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Welcome to ICoCA’s podcast series Future Security Trends Implications for Human Rights. We’re marking the 10th anniversary of the International Code of Conduct Association. We’re talking to the people who were involved right from the beginning, and today I am delighted to be talking to Mark DeWitt, who is chief legal officer and general counsel at Gardaworld Federal Services. Mark was on the first intake of the ICoCA’s board of directors and played an instrumental role before the association was founded.


Can you just tell us what the impetus for the International Code of Conduct coming from the industry at that time, was and what year are we talking about?

Well, I think from the perspective of where I came into this, two inflection points were happening. We had, before 2007, largely with the US involvement in Iraq and Afghanistan, a surge of companies showing up and looking to do security work, and there were a fair number of those companies that were what I would call a little bit fly-by-night. Concerns had emerged within the industry that there needed to be a way to segregate the companies that had a very thoughtful, proactive, and human rights-focused approach to the work from the ones that didn’t. There had been some efforts on the US side to look at regulatory possibilities with Congress through industry associations. But in 2007, of course, we had the incident involving Blackwater that put things in a much sharper contrast and created a knowledge of the industry and some questions that needed to be addressed. On the US side, we were talking about then-Senator Clinton proposing legislation to eliminate the industry. For example, you were talking about the UN Working Group on mercenaries looking at the industry. But thankfully, at the same time, there was the Montreux Document coming into being, and that gave us an opportunity in 2009 to have a “what comes next” discussion. Out of that came a statement from three industry associations for a desire to have a code of conduct. That was a fortuitous time because it allowed us to identify something we could participate in and start to work towards the goals that had been forming within the industry for a few years before that.

There were three industry associations involved in that meeting. Who were the three?

One was what was then called IPO, International Peacekeeping Operations Association, which is now known as Isoa International Stability Operations Association, which is based out of Washington, D.C. Bapsi, which was a British association of private security companies. The third was the Pan-American Security Association. Those happen to be the three industry associations that were represented in that meeting in 2009. A joint statement was put out between the three asking the Swiss government to help lead the drafting of a code of conduct.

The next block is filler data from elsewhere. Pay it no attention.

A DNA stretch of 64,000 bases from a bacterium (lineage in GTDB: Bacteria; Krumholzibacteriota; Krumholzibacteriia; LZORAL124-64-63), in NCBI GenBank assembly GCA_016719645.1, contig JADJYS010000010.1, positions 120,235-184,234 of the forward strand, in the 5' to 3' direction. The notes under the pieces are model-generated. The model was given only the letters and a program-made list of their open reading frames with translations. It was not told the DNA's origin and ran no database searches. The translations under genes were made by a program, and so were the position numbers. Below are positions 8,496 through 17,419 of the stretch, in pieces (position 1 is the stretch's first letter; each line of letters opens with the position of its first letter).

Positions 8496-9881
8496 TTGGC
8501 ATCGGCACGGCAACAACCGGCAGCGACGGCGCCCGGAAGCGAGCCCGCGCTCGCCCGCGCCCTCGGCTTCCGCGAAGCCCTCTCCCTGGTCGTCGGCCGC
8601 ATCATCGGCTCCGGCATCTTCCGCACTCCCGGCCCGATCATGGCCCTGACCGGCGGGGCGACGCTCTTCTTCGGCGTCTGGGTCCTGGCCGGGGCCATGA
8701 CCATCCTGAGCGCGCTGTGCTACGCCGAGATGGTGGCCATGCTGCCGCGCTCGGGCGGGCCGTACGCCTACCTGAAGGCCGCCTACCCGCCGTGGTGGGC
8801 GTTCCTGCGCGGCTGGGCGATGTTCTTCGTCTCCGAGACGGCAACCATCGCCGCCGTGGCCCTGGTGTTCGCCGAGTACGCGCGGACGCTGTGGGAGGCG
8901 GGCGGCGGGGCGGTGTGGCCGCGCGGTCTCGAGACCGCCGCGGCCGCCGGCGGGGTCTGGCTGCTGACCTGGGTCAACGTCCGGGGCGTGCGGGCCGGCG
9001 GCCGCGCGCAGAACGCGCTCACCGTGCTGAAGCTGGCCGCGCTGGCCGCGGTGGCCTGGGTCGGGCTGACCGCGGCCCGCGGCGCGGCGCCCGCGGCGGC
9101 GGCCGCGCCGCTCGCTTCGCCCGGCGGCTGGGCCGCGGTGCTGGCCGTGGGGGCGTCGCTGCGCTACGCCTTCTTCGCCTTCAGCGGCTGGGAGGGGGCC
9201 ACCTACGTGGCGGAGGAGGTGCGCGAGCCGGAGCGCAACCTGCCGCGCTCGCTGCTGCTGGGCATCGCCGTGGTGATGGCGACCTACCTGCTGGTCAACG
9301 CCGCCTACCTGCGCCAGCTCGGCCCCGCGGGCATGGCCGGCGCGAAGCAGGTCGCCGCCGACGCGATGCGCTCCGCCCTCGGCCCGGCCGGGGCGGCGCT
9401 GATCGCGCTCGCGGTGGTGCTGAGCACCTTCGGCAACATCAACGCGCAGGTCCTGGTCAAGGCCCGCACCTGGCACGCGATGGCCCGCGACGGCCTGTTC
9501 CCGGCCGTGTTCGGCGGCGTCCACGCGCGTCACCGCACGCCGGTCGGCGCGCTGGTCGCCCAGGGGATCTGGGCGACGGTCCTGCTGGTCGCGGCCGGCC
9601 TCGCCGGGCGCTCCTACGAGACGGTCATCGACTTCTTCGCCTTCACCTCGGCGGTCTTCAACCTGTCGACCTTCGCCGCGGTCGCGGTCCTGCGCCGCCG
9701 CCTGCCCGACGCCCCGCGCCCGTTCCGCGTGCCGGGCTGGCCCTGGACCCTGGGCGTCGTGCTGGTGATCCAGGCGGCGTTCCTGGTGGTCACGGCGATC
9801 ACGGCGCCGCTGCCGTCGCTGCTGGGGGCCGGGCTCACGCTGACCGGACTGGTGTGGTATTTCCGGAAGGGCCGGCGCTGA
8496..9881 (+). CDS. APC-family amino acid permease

What were the other kinds of regulatory options that were on the table at that time? How was it that a voluntary mechanism was the tool of choice for industry? Was it and if so, why was it?

 Up is the best choice. As I mentioned, we had looked at some regulatory efforts via the US Congress. That’s a difficult road to go down to get all the parties that you need on board with something along those lines. At the time, the UN Working Group on mercenaries was looking at a potential draft treaty. That was a process that the industry was not going to be involved in. There were certainly conversations that occurred, one of which I participated in with that group. But that was a process that was not going to reflect our input. You’re also talking about an industry that operates all over the globe with all different kinds of clients. Even, a US government-focused solution was probably going to be too narrow. Above all, the process needed some credibility. As a result, the opportunity for the industry to work with governments, with civil society, and take all of those viewpoints and develop a code, was very appealing as a process in which industries could have a voice in and help develop a solution that worked.

Can you tell us a little bit more about the negotiation that took place? What were the dynamics like? Were there any tension points? How did it pan out?